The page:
$$\varphi(\delta u)< -\varepsilon\quad\mbox{for } u\in J_{n}.$$
(3.15)

Let

$$J_{n}^{\delta}=\{\delta u:u\in J_{n}\}, \qquad\Omega= \Biggl\{ (\lambda _{1},\lambda_{2},\ldots,\lambda_{n}) \in\mathbb{R}:\sum_{l=1}^{n}\lambda _{l}^{2}< \delta^{2} \Biggr\} ,$$

then it follows from (3.13) that

$$\varphi(u)< -\varepsilon\quad\mbox{for } u\in J_{n}^{\delta}.$$

Together with the fact that $$\varphi\in C^{1}(X,\mathbb{R})$$ and is even, it implies that

$$J_{n}^{\delta}\subset\varphi^{-\varepsilon}\in \Sigma.$$
(3.16)

By virtue of (3.10) and (3.12), there exists an odd homeomorphism mapping $$f\in C(J_{n}^{\delta},\partial\Omega )$$. By some properties of the genus (see 3 of Propositions 7.5 and 7.7 in ), one has

$$\gamma \bigl(\varphi^{-\varepsilon} \bigr)\geq\gamma \bigl(J_{n}^{\delta}\bigr)=n,$$
(3.17)

so the proof of (3.9) follows. Let

$$d_{n}:=\inf_{J\in\Sigma_{n}}\sup_{u\in J} \varphi(u).$$

It follows from (3.17) and the fact that φ is bounded from below on X that $$-\infty< d_{n}\leq-\varepsilon<0$$, that is, for any $$n\in\mathbb{N}$$, $$d_{n}$$ is a real negative number. By Theorem 2.2, φ has infinitely many critical points, and so problem (1.1) has infinitely many solutions. □

## Examples

In order to illustrate our results, we give two examples.

### Example 4.1

Consider the following problem:

\begin{aligned} &{-}u^{\prime\prime}(t)+u(t)=\lambda g \bigl(t,u(t) \bigr), \quad \mbox{a.e. } t\in[0,+\infty), \\ &\Delta u^{\prime}(t_{j})=I_{j} \bigl(u(t_{j}) \bigr), \quad j=1, \\ &u^{\prime}\bigl(0^{+} \bigr)=h \bigl(u(0) \bigr), \qquad u^{\prime}(+\infty)=0, \end{aligned}
(4.1)

where $$h(u)=u$$, $$I_{j}(u)=u$$.

Compared to problem (1.1), $$c=1$$. It is clear that (A1) is satisfied. β is defined in (2.2). When β lies in different intervals, we can choose different g satisfies the conditions. So we only consider one case. If $$\beta <\frac{\sqrt{10}}{12}$$, we take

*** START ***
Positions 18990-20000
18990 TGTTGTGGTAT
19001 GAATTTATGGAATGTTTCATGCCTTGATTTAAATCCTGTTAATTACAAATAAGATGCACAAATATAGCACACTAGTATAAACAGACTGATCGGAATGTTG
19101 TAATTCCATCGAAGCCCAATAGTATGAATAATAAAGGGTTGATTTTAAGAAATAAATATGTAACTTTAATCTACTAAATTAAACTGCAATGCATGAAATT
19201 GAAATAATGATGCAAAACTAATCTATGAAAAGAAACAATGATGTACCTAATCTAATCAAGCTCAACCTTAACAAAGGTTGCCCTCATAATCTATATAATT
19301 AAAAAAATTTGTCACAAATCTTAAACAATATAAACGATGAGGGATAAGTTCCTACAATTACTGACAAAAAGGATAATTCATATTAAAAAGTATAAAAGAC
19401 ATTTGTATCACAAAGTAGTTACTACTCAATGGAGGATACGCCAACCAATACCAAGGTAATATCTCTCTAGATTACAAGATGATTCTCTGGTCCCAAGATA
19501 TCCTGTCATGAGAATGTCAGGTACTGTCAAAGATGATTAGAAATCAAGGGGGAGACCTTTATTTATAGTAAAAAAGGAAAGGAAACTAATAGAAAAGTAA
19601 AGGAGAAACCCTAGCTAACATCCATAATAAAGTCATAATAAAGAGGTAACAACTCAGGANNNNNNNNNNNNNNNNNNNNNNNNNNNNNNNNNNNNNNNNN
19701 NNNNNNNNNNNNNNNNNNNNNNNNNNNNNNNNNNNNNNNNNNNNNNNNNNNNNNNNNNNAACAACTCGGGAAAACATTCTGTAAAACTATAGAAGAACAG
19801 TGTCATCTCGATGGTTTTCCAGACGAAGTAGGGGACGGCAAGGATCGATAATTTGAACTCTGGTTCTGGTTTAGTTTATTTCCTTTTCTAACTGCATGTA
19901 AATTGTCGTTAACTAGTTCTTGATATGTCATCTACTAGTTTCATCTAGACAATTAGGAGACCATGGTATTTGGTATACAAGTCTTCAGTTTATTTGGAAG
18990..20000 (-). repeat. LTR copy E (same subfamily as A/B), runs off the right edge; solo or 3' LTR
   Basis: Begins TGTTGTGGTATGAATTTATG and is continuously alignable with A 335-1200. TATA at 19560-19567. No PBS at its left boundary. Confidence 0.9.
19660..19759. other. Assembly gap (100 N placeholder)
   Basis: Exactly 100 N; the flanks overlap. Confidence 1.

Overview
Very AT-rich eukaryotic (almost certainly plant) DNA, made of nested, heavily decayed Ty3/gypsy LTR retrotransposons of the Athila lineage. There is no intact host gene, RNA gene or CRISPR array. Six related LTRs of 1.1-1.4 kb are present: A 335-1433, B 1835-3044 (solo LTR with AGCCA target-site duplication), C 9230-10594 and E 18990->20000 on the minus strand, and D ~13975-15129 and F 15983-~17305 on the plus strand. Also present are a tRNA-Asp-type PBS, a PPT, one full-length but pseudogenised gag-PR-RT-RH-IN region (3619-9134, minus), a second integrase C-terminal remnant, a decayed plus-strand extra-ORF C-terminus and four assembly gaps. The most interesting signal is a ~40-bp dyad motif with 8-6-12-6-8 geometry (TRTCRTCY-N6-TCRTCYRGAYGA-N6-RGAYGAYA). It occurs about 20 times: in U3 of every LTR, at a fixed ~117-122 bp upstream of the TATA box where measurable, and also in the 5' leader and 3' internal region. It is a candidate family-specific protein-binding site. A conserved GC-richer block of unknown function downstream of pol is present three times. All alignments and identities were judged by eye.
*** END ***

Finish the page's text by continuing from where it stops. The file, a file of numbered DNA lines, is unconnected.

$$g(t,u)=\left \{ \textstyle\begin{array}{@{}l@{\quad}l} \sqrt{\beta}e^{-t}, & u\leq\beta, \\ e^{-t} (\frac{u}{100}+600u^{\frac{1}{2}}-599\sqrt{\beta}-\frac {\beta}{100} ), & u>\beta. \end{array}\displaystyle \right .$$

Then

$$G(t,u)=\left \{ \textstyle\begin{array}{@{}l@{\quad}l} \sqrt{\beta}e^{-t}u, & u\leq\beta, \\ e^{-t} [\frac{u^{2}}{200}+400u^{\frac{3}{2}}- (599\sqrt {\beta}+\frac{\beta}{100} )u+200\beta^{\frac{3}{2}}+\frac {\beta^{2}}{200} ], & u>\beta. \end{array}\displaystyle \right .$$

Take $$t_{1}=\ln\sqrt{2}$$, $$a_{1}(t)=\frac{e^{-t}}{200}$$, $$\alpha=\frac{3}{2}$$, $$a_{2}(t)=400e^{-t}$$, $$a_{3}=\frac{1}{\sqrt{\beta}}$$, $$b_{3}(t)=\frac{e^{-t}}{100}$$, $$b_{4}(t)=600e^{-t}$$, $$b_{5}(t)=\sqrt{\beta}e^{-t}$$, and choose constants $$d,q>0$$ and m satisfying $$6\beta^{2}q< d<\min\{\beta, \frac{\sqrt{10}}{2}\beta q\}$$ and $$\frac{5}{2}m^{2}=\frac{d^{2}}{\beta^{2}}$$. A simple calculation shows that (A3), (A4), and (A5) are satisfied. Applying Theorem 1.1, then, for each $$\lambda\in\, ]\frac{1}{\alpha_{2}},\frac{1}{\alpha_{1}}[$$, problem (4.1) has at least three classical solutions.

### Example 4.2

Consider the following problem:

\begin{aligned} &{-}u^{\prime\prime}(t)+u(t)=\lambda g \bigl(t,u(t)\bigr), \quad \mbox{a.e. } t\in[0,+\infty), \\ &\Delta u^{\prime}(t_{j})=I_{j}\bigl(u(t_{j}) \bigr), \quad j=1, \\ &u^{\prime}\bigl(0^{+}\bigr)=h\bigl(u(0)\bigr), \qquad u^{\prime}(+ \infty)=0, \end{aligned}
(4.2)

where $$\lambda>0$$, $$I_{j}(u)=-u^{\frac{3}{5}}$$, $$h(u)=-u^{\frac{3}{5}}$$, and $$g(t,u)= (\frac{1}{(1+t^{2})^{2}}-\frac{1}{(1+t)^{2}} )u^{\frac{1}{3}}$$.

Compared to problem (1.1), $$c=1$$. By simple calculations, all conditions in Theorem 1.3 are satisfied. Applying Theorem 1.3, then (4.2) has infinitely many classical solutions.

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## Acknowledgements

The first author was supported by the Doctor Priming Fund Project of University of South China (2014XQD13) and the Tianyuan Fund for Mathematics of NSFC (No. 11526111). The third author was supported by the Scientific Research Fund of Hunan Provincial Education Department (No. 14A098).

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Correspondence to Zhimin He.

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The authors declare that they have no competing interests.

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All authors contributed equally to the writing of this paper. All authors read and approved the final manuscript.